Indigenization is the act of making something more native; transformation of some service, idea, etc. to suit a local culture, especially through the use of more indigenous people in any activity. The word indigenization was, according to J.F. Butler, first used in a 1951 paper about studies conducted in India about Christian missionaries. The word was used to describe the process of making churches indigenous in southern India. It was used in The Economist in 1962 to describe managerial positions and in the 1971 book English Language in West Africa by John Spencer, where it was used to describe the adoption of English. Indigenization is often used to describe the adoption of colonial culture in Africa because of the effects of colonialism by Europe in the 19th and the early 20th centuries. The term is primarily used by anthropologists to describe what happens when locals take something from the outside and make it their own (e.g. Africanization, Americanization).
Dilip Kumar was one of the principal exponents of realism in Bollywood and he is described as an icon of method acting. By virtue of being a method actor, he immersed in the character completely simply because that character was indigenous therefore accessible. Despite localized essence of those characters, Dilip Kumar had to put in an assiduous effort to re-configure himself as Devdas. Reading that novel with the same title Devdas by Sharat Chandra Chattopadhyay several times, learning about its Bengali cultural setting was exceedingly daunting a task. In the 1950s and 60s, Indian literature and history writing aimed at retrieving the authentic pristine hood of Indian culture and its social essence. Indian cinema joined in the same endeavour. The overall message that Indian films were projecting was inflected by Gandhian thought and not Nehruvian modernism. Film industry was an instrument to convey a political message to the masses and it did it very effectively. At that time, the connection between literature and films was firmly established and both complemented each other. Most of the films, Dilip Kumar did were based on an extraordinarily strong textual tradition. The story line for many of those films was adaptation from either novels written in different languages of the Subcontinent or historical tales. Since he was meticulous to the core and did his spade work with extreme care, he could do only 63 movies in his career spanning almost 76 years. All I am arguing here is that hypothetically speaking, any role typical of the Hollywood if assigned to Dilip Kumar, with his intense style of acting, would have consumed him far too early. Then for an Indian actor, fitting in Hollywood would have been impossible. They could only be doing side roles at best. Amitabh Bachchan playing Mr. Patel in The Great Gatsby is a case in point. All these considerations kept Dilip Kumar from doing foreign films. Later, Shahrukh Khan and Naseer ud Din Shah also expressed the same opinion.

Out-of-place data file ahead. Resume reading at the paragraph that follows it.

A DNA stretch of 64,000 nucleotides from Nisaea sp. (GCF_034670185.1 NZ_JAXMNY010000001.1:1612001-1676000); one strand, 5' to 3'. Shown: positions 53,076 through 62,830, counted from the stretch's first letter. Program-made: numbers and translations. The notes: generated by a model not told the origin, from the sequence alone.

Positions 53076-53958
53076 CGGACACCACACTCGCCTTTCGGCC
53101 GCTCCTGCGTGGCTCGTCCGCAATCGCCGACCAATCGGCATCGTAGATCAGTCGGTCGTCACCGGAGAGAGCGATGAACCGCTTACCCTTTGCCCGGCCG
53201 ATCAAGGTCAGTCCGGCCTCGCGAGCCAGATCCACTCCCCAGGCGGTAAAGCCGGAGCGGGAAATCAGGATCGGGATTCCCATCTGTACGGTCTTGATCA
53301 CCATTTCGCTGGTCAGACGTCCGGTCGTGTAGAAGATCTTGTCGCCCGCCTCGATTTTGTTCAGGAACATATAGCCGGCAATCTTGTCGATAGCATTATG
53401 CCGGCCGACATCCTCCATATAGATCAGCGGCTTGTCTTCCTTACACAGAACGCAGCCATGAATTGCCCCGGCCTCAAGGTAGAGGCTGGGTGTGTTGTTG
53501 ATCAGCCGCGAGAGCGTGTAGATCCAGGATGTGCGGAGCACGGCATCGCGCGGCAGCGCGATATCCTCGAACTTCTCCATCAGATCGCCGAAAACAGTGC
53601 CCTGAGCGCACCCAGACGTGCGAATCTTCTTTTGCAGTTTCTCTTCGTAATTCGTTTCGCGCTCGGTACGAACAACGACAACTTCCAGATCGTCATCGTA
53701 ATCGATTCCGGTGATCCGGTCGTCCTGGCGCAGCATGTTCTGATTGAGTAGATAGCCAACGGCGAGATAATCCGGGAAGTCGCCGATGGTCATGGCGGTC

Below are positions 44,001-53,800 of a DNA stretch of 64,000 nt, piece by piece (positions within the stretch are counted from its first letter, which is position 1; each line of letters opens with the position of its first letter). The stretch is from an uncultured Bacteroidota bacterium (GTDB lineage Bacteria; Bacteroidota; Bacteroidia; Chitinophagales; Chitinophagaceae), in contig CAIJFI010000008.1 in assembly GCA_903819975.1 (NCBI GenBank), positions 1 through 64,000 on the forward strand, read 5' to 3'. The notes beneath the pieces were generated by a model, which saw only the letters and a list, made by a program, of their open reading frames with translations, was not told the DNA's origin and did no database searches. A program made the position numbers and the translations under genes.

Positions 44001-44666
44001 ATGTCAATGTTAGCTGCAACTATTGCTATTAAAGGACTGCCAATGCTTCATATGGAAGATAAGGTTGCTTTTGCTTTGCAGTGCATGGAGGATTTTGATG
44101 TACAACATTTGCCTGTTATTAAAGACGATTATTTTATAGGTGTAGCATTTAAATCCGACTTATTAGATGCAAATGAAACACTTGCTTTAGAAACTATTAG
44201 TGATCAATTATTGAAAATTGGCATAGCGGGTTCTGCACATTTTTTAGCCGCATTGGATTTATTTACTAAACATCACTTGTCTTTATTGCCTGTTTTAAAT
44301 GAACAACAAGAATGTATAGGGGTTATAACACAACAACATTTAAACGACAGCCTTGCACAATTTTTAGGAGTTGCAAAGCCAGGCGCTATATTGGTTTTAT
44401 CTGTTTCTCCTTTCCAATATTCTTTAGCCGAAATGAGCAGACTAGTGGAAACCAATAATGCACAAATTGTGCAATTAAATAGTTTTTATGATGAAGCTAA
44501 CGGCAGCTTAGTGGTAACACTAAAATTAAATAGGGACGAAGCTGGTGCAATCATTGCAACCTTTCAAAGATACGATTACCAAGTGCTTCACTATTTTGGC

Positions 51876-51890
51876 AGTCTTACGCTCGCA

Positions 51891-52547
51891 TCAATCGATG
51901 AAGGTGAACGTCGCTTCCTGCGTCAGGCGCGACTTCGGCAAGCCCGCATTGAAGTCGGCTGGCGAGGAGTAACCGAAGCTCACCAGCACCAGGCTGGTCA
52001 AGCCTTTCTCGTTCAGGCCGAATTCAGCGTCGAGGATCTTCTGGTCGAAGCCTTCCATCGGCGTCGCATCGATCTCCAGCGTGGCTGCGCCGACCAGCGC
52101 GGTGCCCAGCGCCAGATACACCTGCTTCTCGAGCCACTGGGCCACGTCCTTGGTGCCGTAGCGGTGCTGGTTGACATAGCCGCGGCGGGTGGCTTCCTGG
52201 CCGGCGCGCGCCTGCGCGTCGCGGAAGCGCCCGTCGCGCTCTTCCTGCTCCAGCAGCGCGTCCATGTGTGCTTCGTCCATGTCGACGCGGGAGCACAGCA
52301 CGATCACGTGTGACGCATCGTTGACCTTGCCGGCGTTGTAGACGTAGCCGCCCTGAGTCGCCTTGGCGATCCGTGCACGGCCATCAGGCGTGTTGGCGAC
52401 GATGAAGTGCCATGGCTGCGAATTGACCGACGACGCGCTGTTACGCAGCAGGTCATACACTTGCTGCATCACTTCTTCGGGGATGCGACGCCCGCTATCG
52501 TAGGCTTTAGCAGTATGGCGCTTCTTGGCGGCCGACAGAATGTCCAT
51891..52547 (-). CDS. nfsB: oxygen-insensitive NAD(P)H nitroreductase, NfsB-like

Generally, Devdas and Ganga Jumna are considered his best films but in Deedar and Madhumati Dilip Kumar’s performance was outstanding. Same can be said about Mughal-i-Azam and Admi because those roles were incredibly challenging. In Shakti, he stole the show vis a vis Amitabh Bachchan and in Karma Naseer ud Din Shah wilted before him. I would conclude by saying that beneath all that glamour and razzle dazzle in the life of Dilip Kumar, the perseverance and hard work in fact made him, what he become, a legend, an icon and most of all a lovable human being.
The writer is a professional historian and author. He can be reached at [email protected]